​Website owner protests Firefox labeling unencrypted login page ‘insecure’

The operator of an resources sector news site whose login page does not encrypt logins in transmission has asked Mozilla to remove Firefox’s security warning because it’s worrying subscribers.

The owner a news website called Oil and Gas International appears to have missed recent announcements by Mozilla and Google that their respective browsers, Firefox and Chrome, now display security warnings if a web page that handles login details and financial information has not enabled HTTPS encryption.

To the amusement of some who knew about the HTTP warnings in Chrome and Firefox, the owner appears not have understood the intent of the browser warning, which is to flag to site visitors that their sensitive information is not protected in transmission between the browser the server. The bug report, which has since been locked from public view by Mozilla, was captured by a Twitter user.

“Your notice of insecure password and/or log-in automatically appearing on the log-in for my website, Oil and Gas International is not wanted and was put there without our permission. Please remove it immediately,” the site’s owner wrote to Mozilla.

The remainder of the complaint also suggests that Google’s and Mozilla’s decision to warn users about unencrypted login and financial data pages is having its intended effect of prompting users to pressure site operators into encrypting pages that handle sensitive information. Though that message appears to have been lost on the website owner.

“We have our own security system and it has never been breached in more than 15 years. Your notice is causing concern by our subscribers and is detrimental to our business.”

It’s not clear whether the site owner has also complained to Google, but the report to Mozilla could be due the way Firefox displays warnings. Chrome only displays “Not Secure” in the address bar, while Firefox displays a padlock with a red cross in the address bar, plus a pop up warning beneath the password field when the user attempts to type in their password if it the page is unencrypted HTTP. It's likely Firefox's warnings are more noticeable as it occurs as the user types in their password.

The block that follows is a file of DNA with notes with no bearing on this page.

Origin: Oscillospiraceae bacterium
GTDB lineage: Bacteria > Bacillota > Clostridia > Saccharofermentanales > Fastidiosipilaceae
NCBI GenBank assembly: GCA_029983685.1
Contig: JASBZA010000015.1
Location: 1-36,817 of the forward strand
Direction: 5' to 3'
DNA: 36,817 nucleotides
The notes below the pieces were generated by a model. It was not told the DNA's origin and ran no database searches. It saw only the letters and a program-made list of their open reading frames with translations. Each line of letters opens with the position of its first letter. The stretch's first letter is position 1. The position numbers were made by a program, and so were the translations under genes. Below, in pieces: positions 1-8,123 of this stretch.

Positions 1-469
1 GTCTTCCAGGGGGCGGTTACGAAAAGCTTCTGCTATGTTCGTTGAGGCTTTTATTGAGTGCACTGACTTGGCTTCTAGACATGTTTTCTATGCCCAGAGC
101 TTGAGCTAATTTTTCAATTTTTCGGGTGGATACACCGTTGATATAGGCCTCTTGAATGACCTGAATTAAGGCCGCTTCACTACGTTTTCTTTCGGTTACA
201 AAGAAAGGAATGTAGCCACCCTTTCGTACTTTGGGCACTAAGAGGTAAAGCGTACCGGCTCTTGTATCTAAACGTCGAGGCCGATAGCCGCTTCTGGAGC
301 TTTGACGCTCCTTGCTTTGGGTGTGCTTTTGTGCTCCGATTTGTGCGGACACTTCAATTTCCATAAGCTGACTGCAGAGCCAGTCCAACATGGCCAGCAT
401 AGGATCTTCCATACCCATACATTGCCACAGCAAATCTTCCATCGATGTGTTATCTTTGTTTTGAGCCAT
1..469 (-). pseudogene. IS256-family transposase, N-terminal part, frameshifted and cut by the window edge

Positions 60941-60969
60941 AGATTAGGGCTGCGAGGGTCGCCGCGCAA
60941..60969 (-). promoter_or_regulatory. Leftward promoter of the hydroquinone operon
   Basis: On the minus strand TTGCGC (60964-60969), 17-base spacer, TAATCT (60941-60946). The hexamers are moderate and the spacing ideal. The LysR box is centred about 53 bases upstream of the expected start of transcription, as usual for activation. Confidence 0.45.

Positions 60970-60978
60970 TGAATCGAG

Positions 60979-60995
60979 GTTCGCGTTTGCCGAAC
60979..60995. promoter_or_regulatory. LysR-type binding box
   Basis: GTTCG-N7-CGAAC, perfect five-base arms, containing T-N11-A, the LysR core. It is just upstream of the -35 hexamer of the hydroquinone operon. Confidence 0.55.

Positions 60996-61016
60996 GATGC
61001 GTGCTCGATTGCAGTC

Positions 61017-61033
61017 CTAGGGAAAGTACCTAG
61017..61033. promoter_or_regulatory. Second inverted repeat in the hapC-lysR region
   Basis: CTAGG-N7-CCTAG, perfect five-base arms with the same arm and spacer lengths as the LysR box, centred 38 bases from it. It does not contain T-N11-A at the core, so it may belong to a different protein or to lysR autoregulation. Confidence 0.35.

The message Firefox would see beneath the password field is: “This connection is not secure. Logins entered here could be compromised.” The dialogue includes a link to learn more about the warning, which recommends users “contact the web administrator for the site and ask them to secure their connection”.

The Firefox warnings appear on the site’s subscriber login page and the subscriber sign up page, which also handles credit card information fields.

The browser warning also conflicts with the site's own message that “All credit card information is encrypted using our Secure Transaction Server”. However, this likely refers to passwords that are encrypted at rest on its server.

Mozilla has ruled the report a non-security issue however did explain on its bug report's page that HTTP sites transmit passwords in the clear and that anyone listening in on the network would be able to capture the passwords. It also highlighted the additional risk to users who may have used the same password for multiple sites.

The site owner may come to regret filing the bug report with Mozilla. As news of the HTTP bug report spread, some readers on Reddit speculated that the site would soon be hacked. Others claimed to have tested the site for vulnerabilities and reported finding that it did contain an SQL injection vulnerability, which could be used to leak some details about the site’s database.

CSO Australia emailed the site operator for a response and will update the story it receives an answer.

Tags FirefoxmozillaGoogle Chromechromemozilla firefoxHTTPSunencrypted

Show Comments